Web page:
Of Innocence and Guilt (part 4 of 14)
Of Innocence and Guilt (part 4 of 14) postapocalyptic stories
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ferp2
ferp2 Old, well, old-ish.
Autoplay OFF   •   a month ago
Tukiko has an 'episode'.

Of Innocence and Guilt (part 4 of 14)

Tukiko appeared at Hyle's door shortly after the autopsy had been completed and poor Magrat's body taken away to be made presentable for the coming funeral.

For a full minute, mother and daughter sat in silence across the small kitchen table while two cups of coffee cooled unnoticed between them.

Tuki broke the silence.

"It was my fault. She'd still be alive if I hadn't brought her here."

Hyle reached a hand out across the table and squeezed her daughter's.

"No. Absolutely not. Bringing her here was the right thing to do..."

With the memory of the autopsy still very fresh in her mind,

anger was very close to the surface and her mother's attempt to alleviate the guilt she was feeling brought the so far suppressed anger at herself erupting to the surface.

"How can you say that?! People in Hope hated her. Hated her enough to do... to do THAT to her."

Hyle felt her hackles begin to rise. Tukiko may be her daughter but she wasn't going to let her castigate herself over this...

And she wasn't going to let her lay the blame on the people of Hope either. Most citizens were fine, good people...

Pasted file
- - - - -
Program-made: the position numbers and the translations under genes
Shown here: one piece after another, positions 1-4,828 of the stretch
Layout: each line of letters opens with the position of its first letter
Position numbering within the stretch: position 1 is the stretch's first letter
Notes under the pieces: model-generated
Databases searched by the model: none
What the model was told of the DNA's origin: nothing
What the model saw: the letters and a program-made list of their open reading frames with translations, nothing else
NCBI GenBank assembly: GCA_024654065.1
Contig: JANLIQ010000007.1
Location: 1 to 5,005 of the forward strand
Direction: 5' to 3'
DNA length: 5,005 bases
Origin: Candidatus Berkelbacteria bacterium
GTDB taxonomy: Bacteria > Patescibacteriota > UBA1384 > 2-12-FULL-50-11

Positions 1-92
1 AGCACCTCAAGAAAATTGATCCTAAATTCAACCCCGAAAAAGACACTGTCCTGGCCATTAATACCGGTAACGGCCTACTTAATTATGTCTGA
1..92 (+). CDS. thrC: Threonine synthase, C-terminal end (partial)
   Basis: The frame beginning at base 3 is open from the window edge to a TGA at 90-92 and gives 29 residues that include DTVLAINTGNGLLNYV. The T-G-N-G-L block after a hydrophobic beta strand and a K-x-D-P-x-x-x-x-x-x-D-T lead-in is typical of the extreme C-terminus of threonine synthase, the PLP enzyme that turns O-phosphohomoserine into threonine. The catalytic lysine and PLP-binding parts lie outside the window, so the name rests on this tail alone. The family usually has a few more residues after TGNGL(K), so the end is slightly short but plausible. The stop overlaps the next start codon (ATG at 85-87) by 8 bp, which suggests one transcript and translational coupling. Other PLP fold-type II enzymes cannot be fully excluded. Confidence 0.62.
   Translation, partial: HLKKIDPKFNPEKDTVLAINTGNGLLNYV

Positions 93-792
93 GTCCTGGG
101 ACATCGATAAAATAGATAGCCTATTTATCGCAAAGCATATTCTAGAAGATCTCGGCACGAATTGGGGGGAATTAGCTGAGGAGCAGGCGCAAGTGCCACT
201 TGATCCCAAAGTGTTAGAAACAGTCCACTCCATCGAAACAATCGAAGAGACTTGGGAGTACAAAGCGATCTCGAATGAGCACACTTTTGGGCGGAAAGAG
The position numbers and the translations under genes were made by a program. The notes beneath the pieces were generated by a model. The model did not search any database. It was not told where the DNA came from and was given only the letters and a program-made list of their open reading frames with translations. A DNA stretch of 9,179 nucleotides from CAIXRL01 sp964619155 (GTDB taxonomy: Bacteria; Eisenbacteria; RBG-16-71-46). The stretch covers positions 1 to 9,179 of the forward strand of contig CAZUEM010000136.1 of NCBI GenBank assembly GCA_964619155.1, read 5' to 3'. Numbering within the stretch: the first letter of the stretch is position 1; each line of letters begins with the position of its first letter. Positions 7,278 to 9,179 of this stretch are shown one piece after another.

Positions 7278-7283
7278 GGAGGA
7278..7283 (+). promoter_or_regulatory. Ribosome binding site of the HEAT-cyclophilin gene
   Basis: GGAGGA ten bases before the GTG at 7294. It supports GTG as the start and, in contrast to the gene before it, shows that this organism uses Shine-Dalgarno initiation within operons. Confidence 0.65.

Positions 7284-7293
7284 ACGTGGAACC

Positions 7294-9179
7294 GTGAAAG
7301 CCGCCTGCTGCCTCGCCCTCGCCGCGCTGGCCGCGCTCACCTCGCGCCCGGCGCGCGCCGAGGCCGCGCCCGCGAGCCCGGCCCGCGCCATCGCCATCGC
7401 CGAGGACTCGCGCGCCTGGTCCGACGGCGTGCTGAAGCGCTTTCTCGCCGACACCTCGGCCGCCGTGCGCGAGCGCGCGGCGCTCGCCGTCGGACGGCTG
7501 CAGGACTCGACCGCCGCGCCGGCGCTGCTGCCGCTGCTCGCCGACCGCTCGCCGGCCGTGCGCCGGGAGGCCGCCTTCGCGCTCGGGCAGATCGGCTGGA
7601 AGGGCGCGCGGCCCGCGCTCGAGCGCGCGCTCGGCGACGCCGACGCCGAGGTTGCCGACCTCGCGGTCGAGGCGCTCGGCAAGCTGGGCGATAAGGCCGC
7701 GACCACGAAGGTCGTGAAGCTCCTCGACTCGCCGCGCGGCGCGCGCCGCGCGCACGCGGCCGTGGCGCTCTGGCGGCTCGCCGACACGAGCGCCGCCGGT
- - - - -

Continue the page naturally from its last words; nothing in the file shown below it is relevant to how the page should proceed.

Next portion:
Ans so the argument began.

Once begun it grew until both stubborn-as-mules Troys were shouting at each other while the coffees shivered and rattled as points were scored by fingers jabbing down onto the peeling table-top.

For a fleeting moment, as Hyle was rolling her eyes at Tukiko latest tirade of martyrdom, the mayor saw people on the street outside and her rebuttal stuck in her throat.

Across the street, three children, two of whom were siblings and their best friend were rolling around on the sidewalk knocking lumps out of each other in biting,

hair-pulling fury over whether the ball had crossed the goal line or not.

Next door to them, two lifelong neighbour women were standing nose to nose, hands-on-hips, destroying twenty years of friendship over where the property line ran.

Worst of all, in the middle of the street, two Lightbearers who normally stood guard outside the clinic, were circling each other, swords drawn and cold hatred on their faces.

Hyle had seen it before, not often and nowhere near as powerful. White-faced with shock, she turned to her daughter.

"Tuki, stop." But her words were lost, overpowered by whatever reason Tuki was claiming to prove her guilt. Hyle reached out again for her daughters' hands, both of them, and held them tight.

"Tukiko. Stop" She turned to the window. "Look."

Puzzled and more than a little concerned by the look on her mother's face, Tuki looked. She saw, and understood and then felt sick.

"Nooooooo!"

It began as a wail of disbelief, but by the time it reached the exclamation point it had turned into abject misery.

A huge sob tore up from her innermost being, gathering up, first Hyle and then the warring Lightbearers before crossing the street and smothering the women and children.

Huge tears rolled down Hyle's cheeks as she felt happiness flee her soul. But Hyle was in the fortunate position of knowing what was happening.